Taking time to meditate not only soothes the mind, but it can also have lasting positive effects on your gut health over a period of sustained effort.
Through a fascinating study published in General Psychiatry, researchers discovered that regular deep meditation can modify the gut microbiome and positively affect one’s overall health. Buddhist monks who had been practicing for several years were found to have significantly different microbes compared with their non-meditating counterparts—hinting at the remarkable psychological effects of meditative practice.
The combination of good gut bacteria and microbiota, which is enriched in monastic life, has been associated with improved mental well-being such as lowered anxiety and depression levels. Additionally, it reduces the risk of cardiovascular disease while boosting immune system strength—proving that meditation not only benefits one spiritually but also physically.
How was the meditation and gut health study conducted?
In order to evaluate if meditation has a more profound influence on human health, researchers collected blood and stool samples from 37 Buddhist monks living in three Tibetan temples as well as 19 individuals in the vicinity. An analysis of the monks’ samples revealed that their guts were significantly enriched with a diverse array of bacteria strains.
To ensure accurate results, participants had not used any agents that can influence the volume or diversity of gut microbes such as antibiotics, probiotics, prebiotics, or antifungal drugs within the last three months. To ensure a fair comparison, both groups were equated for age, blood pressure, heart rate, and diet.
The researchers urged further research into the potential health advantages of meditation, citing a range of positive effects.
How does gut health impact mental health
Several studies prove that the complex interaction between the gut and brain, known as the gut-brain axis, can profoundly influence our emotions and behavior by altering levels of bacteria in the body. The gut-brain axis is a dynamic two-way communication between the gastrointestinal tract and central nervous system, manufacturing compounds that can reach the blood-brain barrier and heavily affect our emotions. Our gut health has an indisputable effect on our mental wellness, as much as it does vice versa. It’s only logical that if an upset stomach can communicate with the brain, then a relaxed mind should be able to converse with our digestive system.
The researchers also highlighted that meditation is becoming an increasingly popular method for treating mental health issues including depression, anxiety, substance abuse, trauma-related stress, and eating disorders as well as chronic pain. Scientists theorize that meditation and taking several deep breaths can promote tissue relaxation by increasing blood circulation throughout the body—leading to a reduction in overall stress levels. Furthermore, meditation also been proven to increase GABA and serotonin naturally. Both of these neurotransmitters play an important role in regulating our moods, depression, and sleep. Fun fact: a whopping 90% of serotonin is developed in our gut.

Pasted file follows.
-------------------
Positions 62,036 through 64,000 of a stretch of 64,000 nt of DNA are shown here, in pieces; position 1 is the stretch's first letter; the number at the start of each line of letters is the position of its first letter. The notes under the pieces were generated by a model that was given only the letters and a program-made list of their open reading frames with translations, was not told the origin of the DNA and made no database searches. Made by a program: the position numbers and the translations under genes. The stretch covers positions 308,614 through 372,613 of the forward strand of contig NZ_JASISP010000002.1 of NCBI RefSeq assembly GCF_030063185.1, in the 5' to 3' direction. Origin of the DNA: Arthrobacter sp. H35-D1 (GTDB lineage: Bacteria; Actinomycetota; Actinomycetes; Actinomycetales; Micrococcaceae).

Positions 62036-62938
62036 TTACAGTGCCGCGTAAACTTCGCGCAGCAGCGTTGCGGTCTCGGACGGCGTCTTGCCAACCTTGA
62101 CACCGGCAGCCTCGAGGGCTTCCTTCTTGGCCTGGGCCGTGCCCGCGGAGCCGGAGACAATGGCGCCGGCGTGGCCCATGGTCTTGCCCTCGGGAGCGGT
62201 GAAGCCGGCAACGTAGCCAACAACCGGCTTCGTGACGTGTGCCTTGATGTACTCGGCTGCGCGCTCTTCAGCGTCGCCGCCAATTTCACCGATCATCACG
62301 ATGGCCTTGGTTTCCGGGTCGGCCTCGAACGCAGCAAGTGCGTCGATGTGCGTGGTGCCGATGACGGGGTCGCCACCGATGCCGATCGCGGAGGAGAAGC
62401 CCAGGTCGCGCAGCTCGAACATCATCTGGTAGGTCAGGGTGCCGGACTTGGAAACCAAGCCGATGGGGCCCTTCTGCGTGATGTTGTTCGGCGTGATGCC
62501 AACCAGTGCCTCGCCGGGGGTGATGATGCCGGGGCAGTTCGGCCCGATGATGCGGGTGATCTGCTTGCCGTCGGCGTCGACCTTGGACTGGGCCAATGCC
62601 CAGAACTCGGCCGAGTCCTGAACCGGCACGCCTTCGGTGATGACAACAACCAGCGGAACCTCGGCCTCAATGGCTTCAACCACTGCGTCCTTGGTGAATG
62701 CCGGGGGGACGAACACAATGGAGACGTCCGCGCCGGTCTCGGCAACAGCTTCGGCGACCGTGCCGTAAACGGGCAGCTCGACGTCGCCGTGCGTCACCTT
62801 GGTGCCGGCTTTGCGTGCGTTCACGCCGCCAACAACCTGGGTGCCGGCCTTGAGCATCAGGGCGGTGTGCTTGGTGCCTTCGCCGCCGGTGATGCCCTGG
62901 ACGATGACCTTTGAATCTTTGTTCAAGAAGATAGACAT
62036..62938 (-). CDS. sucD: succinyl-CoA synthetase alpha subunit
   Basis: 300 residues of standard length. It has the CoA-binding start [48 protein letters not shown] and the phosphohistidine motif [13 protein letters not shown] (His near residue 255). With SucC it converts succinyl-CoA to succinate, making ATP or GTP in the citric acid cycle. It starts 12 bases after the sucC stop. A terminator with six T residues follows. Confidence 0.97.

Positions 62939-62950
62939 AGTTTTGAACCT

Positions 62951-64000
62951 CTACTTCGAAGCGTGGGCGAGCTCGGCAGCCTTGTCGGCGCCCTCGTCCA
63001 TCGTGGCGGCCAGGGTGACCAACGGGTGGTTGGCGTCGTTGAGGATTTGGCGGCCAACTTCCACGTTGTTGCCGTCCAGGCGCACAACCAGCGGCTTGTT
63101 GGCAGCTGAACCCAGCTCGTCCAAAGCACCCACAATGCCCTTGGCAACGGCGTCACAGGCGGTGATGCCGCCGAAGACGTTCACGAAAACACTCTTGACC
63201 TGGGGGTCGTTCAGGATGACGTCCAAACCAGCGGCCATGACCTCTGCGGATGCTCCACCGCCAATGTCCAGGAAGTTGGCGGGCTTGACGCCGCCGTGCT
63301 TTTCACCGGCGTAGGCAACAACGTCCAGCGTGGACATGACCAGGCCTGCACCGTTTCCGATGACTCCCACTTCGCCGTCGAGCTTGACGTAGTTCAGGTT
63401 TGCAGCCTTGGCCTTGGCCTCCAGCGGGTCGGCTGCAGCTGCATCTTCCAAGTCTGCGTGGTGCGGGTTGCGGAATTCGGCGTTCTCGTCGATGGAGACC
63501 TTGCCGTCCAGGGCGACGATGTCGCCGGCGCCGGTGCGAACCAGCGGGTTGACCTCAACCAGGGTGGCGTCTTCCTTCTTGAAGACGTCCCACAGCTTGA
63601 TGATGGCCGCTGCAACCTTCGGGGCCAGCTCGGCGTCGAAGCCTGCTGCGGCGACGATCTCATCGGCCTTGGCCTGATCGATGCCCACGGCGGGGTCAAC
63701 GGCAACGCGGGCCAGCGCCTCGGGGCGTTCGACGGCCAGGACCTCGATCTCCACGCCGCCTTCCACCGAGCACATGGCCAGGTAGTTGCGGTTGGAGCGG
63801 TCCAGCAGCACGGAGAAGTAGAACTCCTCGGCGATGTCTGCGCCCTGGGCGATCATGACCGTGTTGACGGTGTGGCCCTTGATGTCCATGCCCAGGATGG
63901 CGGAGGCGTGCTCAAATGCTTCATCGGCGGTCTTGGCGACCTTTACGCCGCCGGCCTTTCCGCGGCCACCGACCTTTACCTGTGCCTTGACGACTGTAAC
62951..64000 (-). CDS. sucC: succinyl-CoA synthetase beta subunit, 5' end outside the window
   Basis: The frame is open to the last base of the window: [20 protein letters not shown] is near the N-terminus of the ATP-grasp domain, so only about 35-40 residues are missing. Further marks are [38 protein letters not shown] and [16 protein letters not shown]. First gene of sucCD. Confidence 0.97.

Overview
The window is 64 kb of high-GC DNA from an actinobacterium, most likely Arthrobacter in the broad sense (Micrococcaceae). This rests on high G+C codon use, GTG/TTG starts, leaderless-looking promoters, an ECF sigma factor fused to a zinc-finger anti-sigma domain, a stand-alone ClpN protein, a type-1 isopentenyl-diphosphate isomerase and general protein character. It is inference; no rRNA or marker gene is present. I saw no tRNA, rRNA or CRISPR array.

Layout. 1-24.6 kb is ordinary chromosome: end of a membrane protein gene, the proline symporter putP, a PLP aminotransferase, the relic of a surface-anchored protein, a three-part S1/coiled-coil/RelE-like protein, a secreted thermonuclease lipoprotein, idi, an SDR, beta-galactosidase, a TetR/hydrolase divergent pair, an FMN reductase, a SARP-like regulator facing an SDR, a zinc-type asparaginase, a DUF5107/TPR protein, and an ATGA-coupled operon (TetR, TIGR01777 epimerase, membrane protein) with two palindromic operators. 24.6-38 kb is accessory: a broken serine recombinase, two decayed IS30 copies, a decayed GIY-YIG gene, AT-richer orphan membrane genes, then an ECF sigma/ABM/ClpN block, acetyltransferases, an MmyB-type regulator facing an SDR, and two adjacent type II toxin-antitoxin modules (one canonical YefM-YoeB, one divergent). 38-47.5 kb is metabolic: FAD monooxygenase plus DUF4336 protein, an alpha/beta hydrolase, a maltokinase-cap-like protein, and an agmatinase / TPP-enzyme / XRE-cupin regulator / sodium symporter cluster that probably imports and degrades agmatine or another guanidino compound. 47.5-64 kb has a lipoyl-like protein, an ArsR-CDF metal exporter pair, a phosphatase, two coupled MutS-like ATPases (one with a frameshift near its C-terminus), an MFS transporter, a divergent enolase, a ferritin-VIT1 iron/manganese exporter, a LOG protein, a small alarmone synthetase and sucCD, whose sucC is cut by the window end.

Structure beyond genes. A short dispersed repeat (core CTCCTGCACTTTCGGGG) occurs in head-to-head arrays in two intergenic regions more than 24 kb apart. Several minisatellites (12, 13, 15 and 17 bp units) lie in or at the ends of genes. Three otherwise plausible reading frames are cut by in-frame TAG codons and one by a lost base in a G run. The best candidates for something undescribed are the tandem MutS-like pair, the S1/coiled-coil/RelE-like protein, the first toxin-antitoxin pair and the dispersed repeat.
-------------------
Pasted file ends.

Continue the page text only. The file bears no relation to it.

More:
How long do we need to meditate to improve gut health?
If your goal is to improve your gut microbiome, it could take a lot of meditation. The monks in this study have been meditating for years. Over the last three to thirty years, these monks have fully immersed themselves in a form of meditation based on Ayurveda—an ancient Indian medical system. Every day they dedicate two hours to this practice.
But there are other ways that meditation can improve gut health. Studies have shown that as few as 15 minutes of meditation per day can reduce stress levels and improve your gut health by helping with digestion and irritable bowel syndrome. This is because when we meditate, we are calming our nervous system and allowing our bodies to naturally work at their best in restoring balance and harmony. With regular practice, meditation can help improve the immune response and lessen inflammation in the gut. If a person has more specific gut-related issues they may need to commit to meditating longer than 15 minutes each day and focus on relaxation during their practice.
Further proof living whole = living well
Meditation is a powerful tool that enables us to take back control over our life, so we can “live whole”—body, mind, and spirit. The importance of this study shows the potential for meditation to improve our gut health which could be the key to overall mental and physical well-being. And further proof our gut, mind, and body all need balance in order to remain healthy. With a bit more research, perhaps more will turn to meditation as a viable treatment for mental health and digestive issues alike.